So I really want to encourage you in whatever you are doing – as bad as you may think you are doing in your own eyes, or when the situation just becomes frustrating because you just can’t see the bigger picture or purpose – keep pressing on with confidence in just the fact that God knows what He is doing.

Like most of us I also like using the verse from Romans 8:28 about how all things work together for good to them that love God, but I’ve noticed it’s actually the verse coming after that really explains the meaning of this ‘good’ – “For whom he did foreknow, he also did predestined to be conformed to the image of his Son...” and no doubt that sort of conformation is going to have some serious hardships involved, but then, it’s also so worth it.

Training trainers

In two weeks, my second period as an officer’s instructor will come to an end (adding up to 8 months). It has really been an honor to have this assignment and to have the chance to teach these guys from my experience- both from my mistakes and from my successes. This is the second and last half of their officer training (the last 4 months) and right before they get going. My goal is to prepare them (14 of them in my case) in the best way possible, and to equip them with all the tools they need for the ‘job’. Another goal is to get to know them as much as possible because we determine in the end of the course what assignment will they get to do, and only about half will receive soldiers into their hands. So it’s about trying to create a ‘personal suit’ to each guy, giving them the right type of drill that will challenge them but not be too hard, watching, and then in the end of the drill sitting down with them and talking about ‘the good and the bad’. Although not as intense as the prior year, it hasn’t been going smooth all the time and there were ups and downs. But it has also been a very good period, in that it has taught me much about human-relations, about the importance in communicating and being direct with people, to know how to give constructive criticism and there have also been some good opportunities to share about the faith.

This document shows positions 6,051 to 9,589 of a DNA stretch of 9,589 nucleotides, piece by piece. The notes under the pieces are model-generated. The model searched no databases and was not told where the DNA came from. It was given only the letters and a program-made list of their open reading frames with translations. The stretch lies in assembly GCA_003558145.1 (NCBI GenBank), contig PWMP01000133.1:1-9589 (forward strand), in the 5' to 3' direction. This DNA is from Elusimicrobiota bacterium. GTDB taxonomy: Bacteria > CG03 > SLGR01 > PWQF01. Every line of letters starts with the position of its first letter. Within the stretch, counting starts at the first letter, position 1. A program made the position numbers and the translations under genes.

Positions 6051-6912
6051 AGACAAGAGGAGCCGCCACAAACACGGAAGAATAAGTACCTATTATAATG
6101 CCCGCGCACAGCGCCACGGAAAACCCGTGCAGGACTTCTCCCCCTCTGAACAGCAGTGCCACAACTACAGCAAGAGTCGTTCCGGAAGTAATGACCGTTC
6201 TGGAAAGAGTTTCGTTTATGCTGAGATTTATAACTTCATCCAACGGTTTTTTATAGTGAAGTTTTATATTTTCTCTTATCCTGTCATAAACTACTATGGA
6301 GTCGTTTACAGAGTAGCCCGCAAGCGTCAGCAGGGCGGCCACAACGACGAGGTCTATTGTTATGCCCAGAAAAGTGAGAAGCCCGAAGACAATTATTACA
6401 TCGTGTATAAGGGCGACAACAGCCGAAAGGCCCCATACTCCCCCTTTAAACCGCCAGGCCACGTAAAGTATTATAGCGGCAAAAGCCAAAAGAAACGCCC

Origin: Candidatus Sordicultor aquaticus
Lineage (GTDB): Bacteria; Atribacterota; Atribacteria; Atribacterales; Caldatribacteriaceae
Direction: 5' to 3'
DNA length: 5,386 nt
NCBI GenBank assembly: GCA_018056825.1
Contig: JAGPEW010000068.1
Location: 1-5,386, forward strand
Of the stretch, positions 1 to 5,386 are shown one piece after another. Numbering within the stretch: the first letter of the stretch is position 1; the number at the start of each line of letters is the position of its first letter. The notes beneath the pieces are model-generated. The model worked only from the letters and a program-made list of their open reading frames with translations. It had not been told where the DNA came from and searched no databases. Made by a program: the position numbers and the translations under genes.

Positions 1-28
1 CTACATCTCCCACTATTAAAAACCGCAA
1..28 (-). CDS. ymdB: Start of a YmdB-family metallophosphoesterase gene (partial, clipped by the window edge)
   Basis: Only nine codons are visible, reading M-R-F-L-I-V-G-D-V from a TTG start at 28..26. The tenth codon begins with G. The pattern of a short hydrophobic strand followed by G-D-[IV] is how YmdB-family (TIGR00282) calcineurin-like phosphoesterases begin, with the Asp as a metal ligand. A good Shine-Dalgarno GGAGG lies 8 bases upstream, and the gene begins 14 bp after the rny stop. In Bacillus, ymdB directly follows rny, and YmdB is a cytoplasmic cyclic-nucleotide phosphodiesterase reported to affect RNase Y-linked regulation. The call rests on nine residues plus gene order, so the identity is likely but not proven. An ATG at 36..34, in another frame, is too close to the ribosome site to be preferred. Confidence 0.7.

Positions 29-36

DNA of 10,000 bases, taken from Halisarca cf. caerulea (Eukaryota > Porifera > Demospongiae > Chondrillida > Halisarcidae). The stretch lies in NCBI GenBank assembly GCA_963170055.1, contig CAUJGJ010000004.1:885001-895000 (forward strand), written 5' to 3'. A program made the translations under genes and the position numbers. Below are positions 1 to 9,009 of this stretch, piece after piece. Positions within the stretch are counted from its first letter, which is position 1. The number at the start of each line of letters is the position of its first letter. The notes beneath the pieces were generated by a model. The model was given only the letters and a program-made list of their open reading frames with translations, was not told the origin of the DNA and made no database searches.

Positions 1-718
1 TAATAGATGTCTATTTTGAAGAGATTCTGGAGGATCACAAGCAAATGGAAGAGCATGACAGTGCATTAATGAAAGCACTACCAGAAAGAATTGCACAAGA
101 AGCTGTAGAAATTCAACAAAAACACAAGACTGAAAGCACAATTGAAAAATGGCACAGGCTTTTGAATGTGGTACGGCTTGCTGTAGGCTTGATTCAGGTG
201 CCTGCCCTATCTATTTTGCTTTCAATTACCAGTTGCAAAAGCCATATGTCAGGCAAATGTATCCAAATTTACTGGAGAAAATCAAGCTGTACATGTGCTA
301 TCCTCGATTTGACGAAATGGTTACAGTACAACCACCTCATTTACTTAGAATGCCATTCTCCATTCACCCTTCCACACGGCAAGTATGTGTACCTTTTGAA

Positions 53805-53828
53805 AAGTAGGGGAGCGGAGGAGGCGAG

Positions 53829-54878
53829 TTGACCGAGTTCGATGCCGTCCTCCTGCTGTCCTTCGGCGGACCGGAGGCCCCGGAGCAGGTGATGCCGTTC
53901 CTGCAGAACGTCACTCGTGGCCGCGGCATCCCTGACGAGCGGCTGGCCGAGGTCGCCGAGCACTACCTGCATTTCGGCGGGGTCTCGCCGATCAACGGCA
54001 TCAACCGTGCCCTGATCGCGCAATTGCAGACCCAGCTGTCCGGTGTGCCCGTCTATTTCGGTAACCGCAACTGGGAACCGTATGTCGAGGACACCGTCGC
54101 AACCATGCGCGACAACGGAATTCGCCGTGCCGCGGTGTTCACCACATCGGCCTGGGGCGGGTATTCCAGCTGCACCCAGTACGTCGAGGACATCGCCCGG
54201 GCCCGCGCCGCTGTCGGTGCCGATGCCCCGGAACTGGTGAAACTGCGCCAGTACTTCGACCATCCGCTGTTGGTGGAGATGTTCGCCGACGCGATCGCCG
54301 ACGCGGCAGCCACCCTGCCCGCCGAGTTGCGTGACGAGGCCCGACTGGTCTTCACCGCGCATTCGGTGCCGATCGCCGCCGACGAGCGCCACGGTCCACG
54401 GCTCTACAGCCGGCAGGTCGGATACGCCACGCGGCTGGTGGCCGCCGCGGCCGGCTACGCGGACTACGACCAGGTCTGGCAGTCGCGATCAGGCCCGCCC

Going operational